Tag Archives: downtown

Leftovers: Chimú

Top-tier Peruvian for the L.A. Times:


PHOTO by RICARDO DEARATANHA / L.A. TIMES

This is Los Angeles’ Peruvian moment, an embrace of Andean flavors prophesied long ago by food futurists who proclaimed the cuisine to be the next big thing. There have always been pockets of our sprawling geography where ceviche is scattered with giant kernels of corn and jugs of chicha morada stain teeth a pleasant purple. But this is a citywide shift in culinary consciousness.

It coalesced at Mo-Chica. Ricardo Zarate’s restaurant reshaped the notions of Peruvian food with sushi-grade fish mounded in a tart puddle of citrus, and quinoa cut with crème fraîche and stirred just until it resembled risotto. Now that mantle of invention is being carried forth by Chimú, a downtown walk-up where beef hearts share a salad with shaved apples and lamb belly bastes in a cilantro-black beer reduction.

Chimú operates from a takeout window in Grand Central Market’s outer courtyard, a lunchtime amphitheater where all the city’s social strata converge. It’s that centrality that landed Mario Alberto (formerly of Lazy Ox Canteen and Mo-Chica) and Jason Michaud (owner of Silver Lake’s Local) here in the shadow of the funicular Angels Flight.

Read the rest here.

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Leftovers: Downtown Bar Food Crawl

Cole’s, Library Bar and Redwood Bar and Grill from CityBeat:


PHOTO by ROSHEILA ROBLES

It was a burger that first broke ground: a high-concept creation sweetened with caramelized onions, smeared with an applewood-bacon compote and glued together by Gruyere and Maytag blue cheese. Father’s Office’s self-titled Office Burger stormed the culinary world, causing drunken late-night crowds to queue up in claustrophobic scrums and kitchens to plow through patties in hopes of reproducing that success.

But if Father’s Office revived the formerly fossilized concept of the gastropub, downtown is where the best bar food has taken hold. It’s in part due to concentration – within a few disorienting blocks are dozens of restaurants and bars (and all those permit-dodging places in between) that care just as much about their food as they do their drinks. Because of that, the best way to absorb all that bar-bound cooking is the crawl, stopping in for a boutique beer here and a carefully constructed slider there.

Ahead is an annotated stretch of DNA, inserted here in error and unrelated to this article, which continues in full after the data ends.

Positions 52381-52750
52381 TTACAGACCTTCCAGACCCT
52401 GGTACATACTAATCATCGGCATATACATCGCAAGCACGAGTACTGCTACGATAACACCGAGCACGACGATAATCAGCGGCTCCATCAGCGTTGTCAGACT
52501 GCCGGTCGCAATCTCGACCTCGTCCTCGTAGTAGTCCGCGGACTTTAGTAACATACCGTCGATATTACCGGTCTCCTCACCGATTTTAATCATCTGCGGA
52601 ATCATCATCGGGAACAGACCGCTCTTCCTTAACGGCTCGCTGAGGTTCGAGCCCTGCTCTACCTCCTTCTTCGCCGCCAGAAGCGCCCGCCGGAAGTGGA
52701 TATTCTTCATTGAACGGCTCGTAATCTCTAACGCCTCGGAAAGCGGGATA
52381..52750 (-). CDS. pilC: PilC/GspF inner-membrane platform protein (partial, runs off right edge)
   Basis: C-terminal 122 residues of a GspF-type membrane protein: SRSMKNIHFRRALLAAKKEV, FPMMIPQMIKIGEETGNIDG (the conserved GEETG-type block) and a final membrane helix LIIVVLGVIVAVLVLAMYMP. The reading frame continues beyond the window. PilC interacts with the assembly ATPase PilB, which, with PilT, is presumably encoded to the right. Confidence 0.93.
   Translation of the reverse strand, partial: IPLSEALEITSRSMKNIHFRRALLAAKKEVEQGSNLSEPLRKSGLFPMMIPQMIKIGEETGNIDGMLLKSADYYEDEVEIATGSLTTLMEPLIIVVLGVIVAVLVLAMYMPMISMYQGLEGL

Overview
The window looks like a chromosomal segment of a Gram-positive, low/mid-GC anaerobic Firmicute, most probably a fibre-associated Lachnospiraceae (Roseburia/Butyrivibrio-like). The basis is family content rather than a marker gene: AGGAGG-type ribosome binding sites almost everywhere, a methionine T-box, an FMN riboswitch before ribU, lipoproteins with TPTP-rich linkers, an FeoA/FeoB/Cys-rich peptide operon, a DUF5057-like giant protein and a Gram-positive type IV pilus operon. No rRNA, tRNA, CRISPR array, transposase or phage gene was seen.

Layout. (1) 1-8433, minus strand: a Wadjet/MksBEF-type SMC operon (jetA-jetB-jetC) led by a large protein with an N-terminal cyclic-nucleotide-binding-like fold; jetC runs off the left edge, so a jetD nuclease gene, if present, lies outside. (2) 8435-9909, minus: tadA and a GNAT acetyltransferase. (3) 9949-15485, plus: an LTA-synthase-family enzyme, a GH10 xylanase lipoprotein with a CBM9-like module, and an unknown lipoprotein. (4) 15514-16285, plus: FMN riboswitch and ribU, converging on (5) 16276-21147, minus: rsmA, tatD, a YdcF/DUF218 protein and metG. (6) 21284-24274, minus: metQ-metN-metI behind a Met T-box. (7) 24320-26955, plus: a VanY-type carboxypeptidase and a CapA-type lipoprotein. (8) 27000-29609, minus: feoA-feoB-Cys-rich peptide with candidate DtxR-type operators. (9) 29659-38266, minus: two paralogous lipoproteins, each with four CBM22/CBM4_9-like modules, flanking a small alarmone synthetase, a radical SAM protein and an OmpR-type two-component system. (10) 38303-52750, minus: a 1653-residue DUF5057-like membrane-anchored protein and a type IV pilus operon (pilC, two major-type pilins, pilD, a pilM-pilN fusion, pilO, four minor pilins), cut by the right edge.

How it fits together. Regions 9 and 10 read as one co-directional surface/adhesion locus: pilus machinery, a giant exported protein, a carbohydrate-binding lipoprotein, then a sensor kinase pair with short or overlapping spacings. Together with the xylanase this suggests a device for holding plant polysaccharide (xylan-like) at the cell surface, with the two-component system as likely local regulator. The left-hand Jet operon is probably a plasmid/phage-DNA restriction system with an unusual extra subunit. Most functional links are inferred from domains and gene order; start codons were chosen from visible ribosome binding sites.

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Leftovers: Church & State

Breaking away from the brasserie pack downtown:


PHOTO by ROSHEILA ROBLES

Church & State is the odd bistro out in L.A.’s recent brasserie boom – an uncomplicated place that fits downtown’s still-indelicate fringe. While Anisette, for example, pursues Old World grandeur, Church & State monopolizes modernity. It’s a methodically simple restaurant spread out on the ground floor of the Biscuit Company lofts, where it brings the rest of downtown right inside. Its bare brick floors, strings of slumping lights and Skullphone paste-ups approximate the atmosphere of an alleyway as much as an ornate bistro.

But as the least formal of the brasserie pack, Church & State remains undervalued. That neglect might derive from the fact that under its opening chef, the food simply fell a little flat. Or perhaps it stems from attached restaurateur Steven Arroyo – eaters may have been worried that the restaurant was quietly working to become yet another Cobras & Matadors. Whatever the cause, Church & State is now disproving doubters. Walter Manzke, formerly of Bastide, has the kitchen fulfilling its promise. Now, Church & State is on the ascent. It’s a genuine French bistro all the way down to the bone marrow.

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Art Alert: MOCA Bake Sale

Short notice, but here’s a chance to help out MOCA’s failing finances the easiest way possible: with your stomach. Today, between noon and 2pm, a number of artists will be hosting a bake sale outside the museum featuring everything from marionberry pie to Alberto Giacometti-style baguettes (above). More press released info after the jump:

UPDATE: Photos from the weather-wrecked event here.

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Leftovers: Nickel Diner

Downtown’s ideal diner from this week’s CityBeat:


PHOTO by ROSHEILA ROBLES

Call the Nickel Diner whatever you will – a harbinger of gentrification, a preservationist’s dream, a loft-livers’ love – but the spirit of the downtown restaurant is best represented by three little doughnut holes. They arrive on a sampler plate; at a recent brunch rush, they were strawberry shortcake, vegan blueberry and the famous maple bacon. The three seem derived from a common diner DNA of past, present and future, but the maple bacon doughnut is what captivates the crowds.

The bacon-crusted pastry has become the restaurant’s essential bite – like fried Snickers or chicken ’n’ waffles – a sweet hunk of Americana sought out for its Homeric gluttony. But lost in all that baconated press is the fact that the Nickel Diner is a relatively rare restaurant: not only does it have a clear sense of itself, but it can match any hypertrophied expectations, too.

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